Some techniques can help you shift your mind when you are about to behave in a way that it isn’t a healthy expression of your emotion. The first one we will learn is a breathing technique.
Since our emotions are very short living, it begs the question of why it hurt so much sometimes and lasts forever. The emotion itself is the physical response, while the feeling is more of a mental reaction.
In some ways, when your mind is activated after you have an emotion, it becomes a feeling. A feeling can be a complex combination sometimes composed of various emotions or manifestations of repressed emotions. For example, if the emotions of anger and fear have not been expressed, they may turn against you in the form of a feeling of anxiety. Since it is a psychological elaboration, a feeling can persist outside of any external stimulus and could last for years if it is nurtured.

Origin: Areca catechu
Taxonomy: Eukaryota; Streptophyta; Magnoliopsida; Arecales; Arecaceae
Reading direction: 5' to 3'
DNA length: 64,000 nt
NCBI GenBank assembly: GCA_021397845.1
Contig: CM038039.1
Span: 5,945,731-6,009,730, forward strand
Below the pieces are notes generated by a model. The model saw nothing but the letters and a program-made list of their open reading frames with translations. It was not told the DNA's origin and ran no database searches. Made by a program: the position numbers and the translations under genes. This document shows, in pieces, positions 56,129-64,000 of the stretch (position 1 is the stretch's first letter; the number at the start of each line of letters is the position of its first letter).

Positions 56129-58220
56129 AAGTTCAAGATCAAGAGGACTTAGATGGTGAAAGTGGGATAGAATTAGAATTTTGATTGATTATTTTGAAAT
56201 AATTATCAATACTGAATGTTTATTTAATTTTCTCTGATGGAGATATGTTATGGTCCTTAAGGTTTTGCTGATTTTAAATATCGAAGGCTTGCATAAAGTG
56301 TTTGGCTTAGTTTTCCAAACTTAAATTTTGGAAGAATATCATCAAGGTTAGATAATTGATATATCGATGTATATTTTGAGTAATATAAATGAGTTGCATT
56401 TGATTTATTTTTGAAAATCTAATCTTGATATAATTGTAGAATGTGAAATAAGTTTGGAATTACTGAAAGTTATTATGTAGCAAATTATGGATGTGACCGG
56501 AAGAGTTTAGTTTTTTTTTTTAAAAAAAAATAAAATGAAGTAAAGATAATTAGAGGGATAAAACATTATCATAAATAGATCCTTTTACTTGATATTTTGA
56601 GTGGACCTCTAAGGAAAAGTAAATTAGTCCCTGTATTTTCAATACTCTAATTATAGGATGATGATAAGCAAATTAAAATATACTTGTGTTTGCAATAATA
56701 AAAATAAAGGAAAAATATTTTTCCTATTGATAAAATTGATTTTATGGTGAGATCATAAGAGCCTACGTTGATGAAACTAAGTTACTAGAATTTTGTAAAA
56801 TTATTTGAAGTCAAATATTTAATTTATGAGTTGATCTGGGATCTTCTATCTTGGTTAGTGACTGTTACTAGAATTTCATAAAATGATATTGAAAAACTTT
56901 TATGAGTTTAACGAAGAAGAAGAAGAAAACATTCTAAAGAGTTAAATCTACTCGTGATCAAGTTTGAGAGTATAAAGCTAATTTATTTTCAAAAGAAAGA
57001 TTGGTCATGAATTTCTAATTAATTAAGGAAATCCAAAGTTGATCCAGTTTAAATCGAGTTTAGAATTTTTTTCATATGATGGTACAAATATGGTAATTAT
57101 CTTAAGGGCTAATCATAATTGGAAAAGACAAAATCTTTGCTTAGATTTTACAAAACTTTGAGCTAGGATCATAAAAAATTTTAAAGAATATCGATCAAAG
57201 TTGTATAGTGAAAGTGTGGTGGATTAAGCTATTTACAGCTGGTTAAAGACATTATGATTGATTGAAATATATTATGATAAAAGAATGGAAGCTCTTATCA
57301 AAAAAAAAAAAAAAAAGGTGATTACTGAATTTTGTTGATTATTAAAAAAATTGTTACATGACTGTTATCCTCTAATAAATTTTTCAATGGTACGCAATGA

In contrast to an emotion, a feeling becomes stronger when it is re-experienced. In the case of a painful feeling, it is therefore important not to reinforce it by expressing it “simply” as one would do for an emotion; otherwise, it will become more lasting.
When you think of an event that triggers a certain emotion, you are no longer living in the present; you are thinking of the past, therefore, recreating the same emotional reaction and feeling it. The feeling becomes what you hold on too. That is why, when we get a sudden burst of anger due to a specific event, we relive anger when we think of the situation.
A mind is a powerful tool that we can use against us or with us. The only way to free oneself from it is to untangle the different emotional and affective knots that make up the feeling, which, first of all, involves acknowledging their existence. We will explore this a bit deeper by exploring how we can learn to embrace our emotions in the next chapter.
Embracing Your Emotions Through Awareness